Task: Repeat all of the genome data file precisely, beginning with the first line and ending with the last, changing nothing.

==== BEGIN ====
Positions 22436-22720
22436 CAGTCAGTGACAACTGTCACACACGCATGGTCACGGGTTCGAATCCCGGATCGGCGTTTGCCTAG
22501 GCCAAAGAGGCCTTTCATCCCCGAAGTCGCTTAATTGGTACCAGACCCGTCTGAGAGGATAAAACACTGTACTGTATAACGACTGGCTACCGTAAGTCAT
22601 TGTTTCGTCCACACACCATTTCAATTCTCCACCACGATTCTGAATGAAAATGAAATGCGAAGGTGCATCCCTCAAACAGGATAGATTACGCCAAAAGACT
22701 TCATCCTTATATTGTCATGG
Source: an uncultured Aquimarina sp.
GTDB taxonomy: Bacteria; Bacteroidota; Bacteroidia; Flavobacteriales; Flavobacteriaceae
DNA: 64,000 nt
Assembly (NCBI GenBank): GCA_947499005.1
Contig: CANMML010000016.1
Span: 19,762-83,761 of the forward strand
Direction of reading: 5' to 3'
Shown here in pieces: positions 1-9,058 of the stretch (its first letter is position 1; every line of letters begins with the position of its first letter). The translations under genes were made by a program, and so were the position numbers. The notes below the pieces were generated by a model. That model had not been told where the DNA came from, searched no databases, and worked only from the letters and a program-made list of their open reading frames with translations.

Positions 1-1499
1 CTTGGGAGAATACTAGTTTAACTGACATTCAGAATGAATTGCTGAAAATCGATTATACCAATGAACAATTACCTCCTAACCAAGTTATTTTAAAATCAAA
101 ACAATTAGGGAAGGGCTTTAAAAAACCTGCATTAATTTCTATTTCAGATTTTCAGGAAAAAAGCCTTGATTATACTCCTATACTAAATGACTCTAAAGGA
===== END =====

Positions 22436-22720
22436 CAGTCAGTGACAACTGTCACACACGCATGGTCACGGGTTCGAATCCCGGATCGGCGTTTGCCTAG
22501 GCCAAAGAGGCCTTTCATCCCCGAAGTCGCTTAATTGGTACCAGACCCGTCTGAGAGGATAAAACACTGTACTGTATAACGACTGGCTACCGTAAGTCAT
22601 TGTTTCGTCCACACACCATTTCAATTCTCCACCACGATTCTGAATGAAAATGAAATGCGAAGGTGCATCCCTCAAACAGGATAGATTACGCCAAAAGACT
22701 TCATCCTTATATTGTCATGG
Source: an uncultured Aquimarina sp.
GTDB taxonomy: Bacteria; Bacteroidota; Bacteroidia; Flavobacteriales; Flavobacteriaceae
DNA: 64,000 nt
Assembly (NCBI GenBank): GCA_947499005.1
Contig: CANMML010000016.1
Span: 19,762-83,761 of the forward strand
Direction of reading: 5' to 3'
Shown here in pieces: positions 1-9,058 of the stretch (its first letter is position 1; every line of letters begins with the position of its first letter). The translations under genes were made by a program, and so were the position numbers. The notes below the pieces were generated by a model. That model had not been told where the DNA came from, searched no databases, and worked only from the letters and a program-made list of their open reading frames with translations.

Positions 1-1499
1 CTTGGGAGAATACTAGTTTAACTGACATTCAGAATGAATTGCTGAAAATCGATTATACCAATGAACAATTACCTCCTAACCAAGTTATTTTAAAATCAAA
101 ACAATTAGGGAAGGGCTTTAAAAAACCTGCATTAATTTCTATTTCAGATTTTCAGGAAAAAAGCCTTGATTATACTCCTATACTAAATGACTCTAAAGGA